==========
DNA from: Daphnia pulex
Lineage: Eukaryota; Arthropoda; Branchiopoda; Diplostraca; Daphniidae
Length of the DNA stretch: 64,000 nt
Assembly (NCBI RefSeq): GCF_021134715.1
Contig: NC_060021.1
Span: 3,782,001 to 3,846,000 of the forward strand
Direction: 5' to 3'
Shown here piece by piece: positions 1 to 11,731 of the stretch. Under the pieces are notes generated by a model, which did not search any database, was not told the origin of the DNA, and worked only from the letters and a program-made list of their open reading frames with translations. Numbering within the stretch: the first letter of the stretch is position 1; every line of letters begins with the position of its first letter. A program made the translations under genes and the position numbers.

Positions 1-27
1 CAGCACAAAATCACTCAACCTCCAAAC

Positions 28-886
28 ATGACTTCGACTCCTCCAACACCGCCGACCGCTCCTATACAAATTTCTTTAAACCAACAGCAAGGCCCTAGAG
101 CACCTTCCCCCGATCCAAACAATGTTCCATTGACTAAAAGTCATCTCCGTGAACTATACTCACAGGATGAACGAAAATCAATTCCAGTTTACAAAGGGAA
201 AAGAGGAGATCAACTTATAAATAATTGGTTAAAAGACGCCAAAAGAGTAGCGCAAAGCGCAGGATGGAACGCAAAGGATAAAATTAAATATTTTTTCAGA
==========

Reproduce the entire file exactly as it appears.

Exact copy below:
DNA from: Daphnia pulex
Lineage: Eukaryota; Arthropoda; Branchiopoda; Diplostraca; Daphniidae
Length of the DNA stretch: 64,000 nt
Assembly (NCBI RefSeq): GCF_021134715.1
Contig: NC_060021.1
Span: 3,782,001 to 3,846,000 of the forward strand
Direction: 5' to 3'
Shown here piece by piece: positions 1 to 11,731 of the stretch. Under the pieces are notes generated by a model, which did not search any database, was not told the origin of the DNA, and worked only from the letters and a program-made list of their open reading frames with translations. Numbering within the stretch: the first letter of the stretch is position 1; every line of letters begins with the position of its first letter. A program made the translations under genes and the position numbers.

Positions 1-27
1 CAGCACAAAATCACTCAACCTCCAAAC

Positions 28-886
28 ATGACTTCGACTCCTCCAACACCGCCGACCGCTCCTATACAAATTTCTTTAAACCAACAGCAAGGCCCTAGAG
101 CACCTTCCCCCGATCCAAACAATGTTCCATTGACTAAAAGTCATCTCCGTGAACTATACTCACAGGATGAACGAAAATCAATTCCAGTTTACAAAGGGAA
201 AAGAGGAGATCAACTTATAAATAATTGGTTAAAAGACGCCAAAAGAGTAGCGCAAAGCGCAGGATGGAACGCAAAGGATAAAATTAAATATTTTTTCAGA